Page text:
With renewed purpose (but no new ideas) Player A presses the small assembly tool into a series of bolt heads. The tool is clearly too small and unmanageable for their clumsy hands and each belabored effort results in several unsuccessful attempts to use the tightener in a less-than-painful way.
Player A: (grimacing) “If in doubt, tighten everything again…”
4.) Keep your eye (and hand) on the prize. Space objects have a habit of problematically disappearing when they are not actively in use, which makes sense if you think about it as imagined objects are only present when we are consciously aware of them – invisible creations literally vanish when they are not being utilized in some concrete way. While I advise against sticky feet (an inability to find a timely exit once your contribution has landed) sticky fingers, on the other hand (!) is a helpful technique. When players loiter a little longer as they grab or stow an object, keeping it in their possession for that extra moment, space objects benefit from this added attention and are subsequently more likely to retain critical mass. This approach snugs nicely with the above concept of slowing down while adding the lens of careful deliberateness when it comes to those critical moments of introducing, shelving and reincorporating relevant props and set pieces. In most cases, the longer an item is left unattended or unreferenced, the more likely it is to be forgotten or misused. Gently keeping such choices vibrantly alive with sticky fingers and occasional referencing goes a long way towards remedying this improv ailment.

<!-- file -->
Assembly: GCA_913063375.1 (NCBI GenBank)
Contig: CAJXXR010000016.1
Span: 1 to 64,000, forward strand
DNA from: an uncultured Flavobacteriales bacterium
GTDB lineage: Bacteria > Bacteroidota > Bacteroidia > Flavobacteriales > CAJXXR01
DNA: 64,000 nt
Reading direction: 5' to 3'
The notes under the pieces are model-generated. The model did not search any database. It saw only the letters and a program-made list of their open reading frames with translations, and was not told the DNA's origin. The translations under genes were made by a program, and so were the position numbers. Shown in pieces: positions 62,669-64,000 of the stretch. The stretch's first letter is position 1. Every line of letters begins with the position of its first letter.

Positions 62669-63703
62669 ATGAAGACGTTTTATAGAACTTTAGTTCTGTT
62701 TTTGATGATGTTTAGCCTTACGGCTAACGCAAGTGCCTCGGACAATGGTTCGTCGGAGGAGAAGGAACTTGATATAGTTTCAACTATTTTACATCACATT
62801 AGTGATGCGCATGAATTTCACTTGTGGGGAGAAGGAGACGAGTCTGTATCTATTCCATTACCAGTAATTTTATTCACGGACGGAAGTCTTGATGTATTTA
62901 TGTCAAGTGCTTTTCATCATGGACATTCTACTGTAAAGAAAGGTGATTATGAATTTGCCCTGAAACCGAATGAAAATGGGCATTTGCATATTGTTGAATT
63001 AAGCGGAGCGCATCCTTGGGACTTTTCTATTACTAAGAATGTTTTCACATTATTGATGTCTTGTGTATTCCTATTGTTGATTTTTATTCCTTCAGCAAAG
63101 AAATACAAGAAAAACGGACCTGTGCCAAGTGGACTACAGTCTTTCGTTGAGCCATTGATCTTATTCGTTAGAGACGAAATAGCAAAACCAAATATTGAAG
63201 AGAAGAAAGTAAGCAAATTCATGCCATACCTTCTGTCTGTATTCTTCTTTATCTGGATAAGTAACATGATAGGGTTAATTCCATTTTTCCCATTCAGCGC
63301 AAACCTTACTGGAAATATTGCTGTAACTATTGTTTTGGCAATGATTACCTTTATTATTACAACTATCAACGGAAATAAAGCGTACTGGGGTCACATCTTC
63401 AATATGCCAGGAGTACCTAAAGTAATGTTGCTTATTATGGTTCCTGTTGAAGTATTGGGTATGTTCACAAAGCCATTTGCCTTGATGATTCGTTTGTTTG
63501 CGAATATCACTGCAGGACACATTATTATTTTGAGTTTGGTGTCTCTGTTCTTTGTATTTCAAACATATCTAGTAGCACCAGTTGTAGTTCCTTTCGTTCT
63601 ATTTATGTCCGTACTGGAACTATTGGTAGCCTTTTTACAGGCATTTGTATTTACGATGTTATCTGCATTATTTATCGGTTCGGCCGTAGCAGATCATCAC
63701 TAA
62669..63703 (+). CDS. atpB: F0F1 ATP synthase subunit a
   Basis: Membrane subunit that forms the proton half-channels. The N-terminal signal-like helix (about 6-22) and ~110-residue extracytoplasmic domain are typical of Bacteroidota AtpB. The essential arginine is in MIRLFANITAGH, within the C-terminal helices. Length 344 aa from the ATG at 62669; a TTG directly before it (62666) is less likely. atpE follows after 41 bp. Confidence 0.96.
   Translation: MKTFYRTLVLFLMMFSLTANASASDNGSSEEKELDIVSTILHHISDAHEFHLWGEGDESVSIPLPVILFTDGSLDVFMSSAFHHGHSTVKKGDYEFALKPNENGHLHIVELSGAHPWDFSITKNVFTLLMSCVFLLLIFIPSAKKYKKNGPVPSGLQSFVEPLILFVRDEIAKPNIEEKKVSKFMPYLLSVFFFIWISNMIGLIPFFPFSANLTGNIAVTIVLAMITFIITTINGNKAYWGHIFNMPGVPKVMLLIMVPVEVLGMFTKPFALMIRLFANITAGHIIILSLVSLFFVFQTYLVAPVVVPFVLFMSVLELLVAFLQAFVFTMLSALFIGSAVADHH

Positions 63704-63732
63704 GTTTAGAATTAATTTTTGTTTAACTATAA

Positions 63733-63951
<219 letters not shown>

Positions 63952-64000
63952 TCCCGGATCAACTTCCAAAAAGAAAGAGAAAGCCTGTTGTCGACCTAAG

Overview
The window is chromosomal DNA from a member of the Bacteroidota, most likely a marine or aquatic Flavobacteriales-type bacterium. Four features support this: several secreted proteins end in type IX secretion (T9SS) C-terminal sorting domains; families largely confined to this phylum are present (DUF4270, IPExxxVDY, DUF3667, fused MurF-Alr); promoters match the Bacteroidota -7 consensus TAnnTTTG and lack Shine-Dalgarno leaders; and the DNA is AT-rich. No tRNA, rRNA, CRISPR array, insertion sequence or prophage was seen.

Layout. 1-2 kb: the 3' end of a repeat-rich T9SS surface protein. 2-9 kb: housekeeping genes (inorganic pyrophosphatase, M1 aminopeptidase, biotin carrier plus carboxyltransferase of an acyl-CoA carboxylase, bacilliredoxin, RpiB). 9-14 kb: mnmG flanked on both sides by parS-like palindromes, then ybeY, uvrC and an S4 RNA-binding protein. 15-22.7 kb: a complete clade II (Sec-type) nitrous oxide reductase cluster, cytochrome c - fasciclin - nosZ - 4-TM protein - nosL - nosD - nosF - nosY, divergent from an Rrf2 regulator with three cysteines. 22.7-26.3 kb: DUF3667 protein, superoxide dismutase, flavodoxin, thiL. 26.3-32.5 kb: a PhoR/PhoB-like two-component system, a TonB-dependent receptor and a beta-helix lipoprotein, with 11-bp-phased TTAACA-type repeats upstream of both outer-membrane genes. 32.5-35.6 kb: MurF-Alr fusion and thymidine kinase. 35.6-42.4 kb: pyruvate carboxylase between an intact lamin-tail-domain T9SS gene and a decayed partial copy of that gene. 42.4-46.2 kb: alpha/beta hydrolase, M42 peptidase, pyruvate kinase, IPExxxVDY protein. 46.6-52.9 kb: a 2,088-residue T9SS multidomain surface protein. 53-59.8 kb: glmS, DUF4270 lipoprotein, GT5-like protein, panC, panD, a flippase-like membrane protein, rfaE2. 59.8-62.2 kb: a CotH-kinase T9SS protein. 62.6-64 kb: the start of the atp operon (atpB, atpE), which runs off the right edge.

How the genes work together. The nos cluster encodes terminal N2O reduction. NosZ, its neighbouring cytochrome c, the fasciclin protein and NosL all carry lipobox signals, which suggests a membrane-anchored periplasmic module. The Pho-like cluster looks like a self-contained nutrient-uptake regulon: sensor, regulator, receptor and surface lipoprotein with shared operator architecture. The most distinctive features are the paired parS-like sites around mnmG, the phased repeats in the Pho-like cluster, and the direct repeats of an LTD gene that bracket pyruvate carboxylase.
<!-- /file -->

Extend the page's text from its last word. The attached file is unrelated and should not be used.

Player B adjusts their hold on the increasingly cumbersome crib components in the futile hope that comfort is just around the corner. They place the drained glass back on the beckoning mattress.
Player B: “OK, three more minutes before I say we turn this into a bonfire instead of a three-quaters crib…”
5.) Build with your friends. And, as is the case with most improv strategies, space objects shine even brighter when they are not exclusively the domain of one player. As an object changes hands from one player to another, multiple characters join together in an effort to move or manipulate a common imaginary set piece, or a late entrance displays the wherewithal to reuse mimed pieces already established by their teammates, the effectiveness of such work exponentially grows. This is doubly so if such moments retain the original qualities of the space objects in question, or playfully upend them in thoughtful ways so that the pickle jar sat on the kitchen counter that one character has struggled in vain to open for hours is suddenly casually opened with a simple twist by their entering younger and more frail sibling. So once you’ve tended to your own physical creation, be sure to join another player by using their mimed offerings.
With a frustrated sigh Player A tosses the instructions over to B and scoots closer to take a turn on holding duty…
Player A: “Here, you give it another look. Everything is starting to look the same to me.”
If mime is new or unfriendly terrain for you consider conducting some first hand space object research during your day-to-day activities. A lot can be discovered by simply breaking down and assessing how you use mundane objects. How do you brush your teeth, wash the dishes, or organize the recyclables? When you then bring these tasks and your own unique habits to the stage – and we all have them – you will be surprised by the delight and recognition they afford.
Related Entries: Environment, Where Antonyms: Real Props! Synonyms: Mime, Object Work, Props
Connected Game: Many Objects